Under Article 139 of the UCMJ, commanders may direct collection and pay a claim for property that military personnel willfully damage or wrongfully take, if the claim results from riotous, violent or disorderly conduct.
For example, if Private Bill gets angry at at his civilian girlfriend and throws a rock through the windshield of her car, the commander can direct that the cost of the damage be deducted from Private Bill's pay and give it to the girlfriend. This is in addition, of course, to any other punishment (such as court-martial, Article 15, reprimand, or administrative discharge), that the commander may determine appropriate.
Article 139 is rarely used in the military. Why? Probably because most people (including many commanders and first sergeants) have never heard about it. Article 139 states:
"Whenever a complaint is made to any commanding officer that willful damage has been done to the property of any person or that his property has been wrongfully taken by members of the armed forces, he may, under such regulations as the Secretary concerned may prescribe, convene an board to investigate the complaint. The board shall consist of from one to three commissioned officers and, for the purpose of investigation, it has the power to summon witnesses and examine them upon oath, to receive depositions or other documentary evidence, and to assess the damages sustained against the responsible parties. The assessment of damages made by the board is subject to the approval of the commanding officer, and in the amount approved by him shall be charged against the pay of the offenders. The order of the commanding officer directing charges herein authorized is conclusive on any disbursing officer for the payment by him to the injured parties of the damages as assessed and approved."
It's important to note here that Article 139 claims involve property damaged or taken only, not personal injury or wrongful death. Additionally, the incident must involve willful misconduct, not performance of legally authorized duties, and must arise from violent, disorderly conduct; not conduct involving simple negligence. In order for a claim to be valid under Article 139, the property must have been "willfully damaged" or "wrongfully taken." "Willfully damaged" includes damage inflicted intentionally, knowingly, and purposefully without justifiable excuse. It does not include damage caused inadvertently or through negligence on the soldier's part. "Wrongfully taken" includes any unauthorized taking or withholding of property with the intent to temporarily or permanently deprive the owner or person lawfully in possession of the property.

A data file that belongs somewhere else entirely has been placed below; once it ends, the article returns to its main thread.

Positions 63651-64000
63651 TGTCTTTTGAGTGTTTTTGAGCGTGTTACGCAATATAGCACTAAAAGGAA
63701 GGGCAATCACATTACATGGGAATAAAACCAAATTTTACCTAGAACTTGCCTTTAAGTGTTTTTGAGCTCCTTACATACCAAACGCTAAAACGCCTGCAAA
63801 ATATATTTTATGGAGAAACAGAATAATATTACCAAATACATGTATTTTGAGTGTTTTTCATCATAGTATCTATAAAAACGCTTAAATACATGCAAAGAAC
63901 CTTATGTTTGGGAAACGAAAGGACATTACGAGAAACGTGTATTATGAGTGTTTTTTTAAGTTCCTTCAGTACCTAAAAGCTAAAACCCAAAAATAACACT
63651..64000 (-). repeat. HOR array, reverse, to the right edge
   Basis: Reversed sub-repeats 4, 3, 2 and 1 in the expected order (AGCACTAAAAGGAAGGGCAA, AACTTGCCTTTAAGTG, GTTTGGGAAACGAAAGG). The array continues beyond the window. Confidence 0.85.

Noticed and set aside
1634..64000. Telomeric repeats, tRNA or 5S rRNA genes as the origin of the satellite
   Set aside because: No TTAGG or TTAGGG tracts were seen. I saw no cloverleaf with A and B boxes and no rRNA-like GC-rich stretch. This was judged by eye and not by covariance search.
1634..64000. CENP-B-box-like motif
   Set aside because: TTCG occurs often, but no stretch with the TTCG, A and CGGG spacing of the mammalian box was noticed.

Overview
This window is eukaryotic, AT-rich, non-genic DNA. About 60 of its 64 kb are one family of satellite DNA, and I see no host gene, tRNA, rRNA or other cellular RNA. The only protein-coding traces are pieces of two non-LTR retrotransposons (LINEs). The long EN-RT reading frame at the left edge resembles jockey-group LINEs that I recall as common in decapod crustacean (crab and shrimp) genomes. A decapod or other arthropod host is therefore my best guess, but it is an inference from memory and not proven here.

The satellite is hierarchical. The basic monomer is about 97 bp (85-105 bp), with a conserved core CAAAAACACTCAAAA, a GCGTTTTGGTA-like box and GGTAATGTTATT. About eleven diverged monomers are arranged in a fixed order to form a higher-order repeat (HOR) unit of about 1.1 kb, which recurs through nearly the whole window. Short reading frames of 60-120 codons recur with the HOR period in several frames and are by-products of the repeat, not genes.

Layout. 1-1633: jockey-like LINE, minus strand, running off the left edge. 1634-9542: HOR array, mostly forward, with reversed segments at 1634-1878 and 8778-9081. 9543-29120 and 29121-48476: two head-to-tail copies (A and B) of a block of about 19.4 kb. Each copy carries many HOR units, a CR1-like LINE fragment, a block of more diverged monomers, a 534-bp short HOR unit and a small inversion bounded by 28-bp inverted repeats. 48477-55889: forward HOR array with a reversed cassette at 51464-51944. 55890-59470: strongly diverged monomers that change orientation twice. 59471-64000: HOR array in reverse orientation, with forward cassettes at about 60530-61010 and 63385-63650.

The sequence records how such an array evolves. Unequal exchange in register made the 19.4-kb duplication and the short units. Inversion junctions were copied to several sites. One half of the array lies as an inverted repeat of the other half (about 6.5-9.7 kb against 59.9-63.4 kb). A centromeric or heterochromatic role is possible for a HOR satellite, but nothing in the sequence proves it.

Article 139 claims cannot be filed for a breach of contract, or a bad check. If a military member does not pay his/her bills, the civilian business cannot file an Article 139 claim. If a a member agreed to buy an item from another member and then defaults on his/her obligation to pay, an Article 139 claim may not be filed.
Submitting a Claim
The claim must be submitted to the commanding officer within 90 days of the incident. However, the commander can extend this time period if he/she finds there is good reason for the delay. Good cause generally includes being unaware of Article 139 or the identity of the offender. The claim can be submitted orally at first, but must be made in writing, including a written sum asked for, before final action can be taken. Ideally, the claim should be submitted to the commanding officer of the unit that the member(s) are assigned to, however if this is not practical, it may be presented to the commander of the nearest military installation.
The claim is then routed to the commanding officer who has special court-martial convening authority over the offender(s). This commander appoints a board of officers to investigate the claim.
After evaluating all available evidence, which may include interviewing the individual against whom the claim was asserted (in accordance with Article 31 rights and the right to counsel), the board:
- Determines if the claim falls under Article 139, UCMJ
- Identifies the offenders; and
- Determines liability and damages
- Assessing damages against the identified service member or members (deducting from the assessment any voluntary or partial payments already made)
- Assessing damages against members who were present during the incident, if authorities cannot individually identify the offenders; or
- Disapproving the claim
If the board approves the claim, the appointing commander then:
- Determines if the claim falls under Article 139 of the UCMJ
- Sets the amount to be assessed against each offender (but not more than the amount fixed by the board) and directs the Defense Finance and Accounting Service (DFAS) to withhold the specified amount from each offender’s pay and to pay the claimant.
- Notifies the offender(s) and claimant of the action taken
The UCMJ, law, and military regulations do not contain any provisions which allow Article 139 claims to be appealed by either the claimant or the offender(s). However, the commander who originally ordered the assessment may reconsider and change the decision if the findings later prove to be wrong (even if offender is no longer a member of that command).
Additionally, a successor in command may change or cancel the assessment only on the basis of newly discovered evidence, fraud, or obvious error of law or fact.